Irish traditional cuisine is a peasant cuisine and food in a poor household is never wasted. There is nothing that illustrates this so well as the pig. Few ordinary Irish households in the past would have eaten beef – this was a food for the rich – but many kept a pig and it is said that they ate every part of it except for the grunt. Crubeens or pig trotters, tripe (pigs stomach) and drisheen (a blood sausage) were all popular dishes and are still eaten in parts of the country, notably Cork.
Irish people are still extremely fond of their fried breakfast, which always includes pork sausages, bacon rashers and black pudding (another type of blood sausage). In addition to that, breakfast is rather elaborate and typically includes orange juice, porridge, cereals, eggs, the traditional soda brown bread, toast, as well as tea.
When talking about Irish food, it is impossible to go without mentioning the potato. They are eaten boiled, mashed, fried, chipped and baked, mixed with cabbage or scallions to make colcannon or champ, made into potato cakes and used to top pies and thicken soups or stews. It’s common to find potatoes cooked two ways on the same dinner plate. It’s not all about dinner either. The food that Irish people miss most when they are overseas is Tayto, an Irish brand of potato crisps. Irish people are very fussy about their potatoes. Typically a supermarket will stock at least 5 or 6 different varieties, often many more, with the varieties changing depending on the season and each suited to a particular method of cooking.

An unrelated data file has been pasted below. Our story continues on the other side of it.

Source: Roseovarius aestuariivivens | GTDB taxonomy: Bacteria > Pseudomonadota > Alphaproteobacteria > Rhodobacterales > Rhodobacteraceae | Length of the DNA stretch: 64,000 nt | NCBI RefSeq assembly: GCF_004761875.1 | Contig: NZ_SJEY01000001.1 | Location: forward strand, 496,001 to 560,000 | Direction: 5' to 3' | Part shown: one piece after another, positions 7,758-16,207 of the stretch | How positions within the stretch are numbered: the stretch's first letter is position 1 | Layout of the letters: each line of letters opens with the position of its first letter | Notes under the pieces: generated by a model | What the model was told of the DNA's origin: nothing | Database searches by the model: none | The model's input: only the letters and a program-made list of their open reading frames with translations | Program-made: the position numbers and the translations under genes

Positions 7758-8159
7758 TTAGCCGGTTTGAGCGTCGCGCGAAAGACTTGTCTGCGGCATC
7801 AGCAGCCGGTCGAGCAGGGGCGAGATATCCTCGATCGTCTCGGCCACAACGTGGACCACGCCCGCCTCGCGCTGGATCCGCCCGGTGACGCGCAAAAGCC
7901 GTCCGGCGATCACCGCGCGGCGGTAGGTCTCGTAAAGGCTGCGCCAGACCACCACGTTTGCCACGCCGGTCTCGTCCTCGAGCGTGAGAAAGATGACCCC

Of all foods, the humble spud is certainly the most traditional. The Irish may not be dependent on them in the way they were in the past but there are a lot of Irish people for whom a dinner without potatoes is not a dinner at all.

Wednesday, May 2, 2012

Home away from home: Ballsbridge Hotel, Dublin

Ballsbridge Hotel in Dublin features 392 classic guest rooms, equipped with an en-suite bathroom, hairdryer, tea/coffee making facilities, TV, air conditioning and WiFi internet access.
Addtionally, the hotel features the Dubliner Pub and Raglan's Restaurant, which offers a selection of seasonal favorites. The hotel itself is located whiting walking distance of Dublin's center, as well as a walk away from the city's coastline. You will be able to enjoy this last home away from home from Thursday, July 12th through Sunday, July 15th.

Travel Tip: What to pack?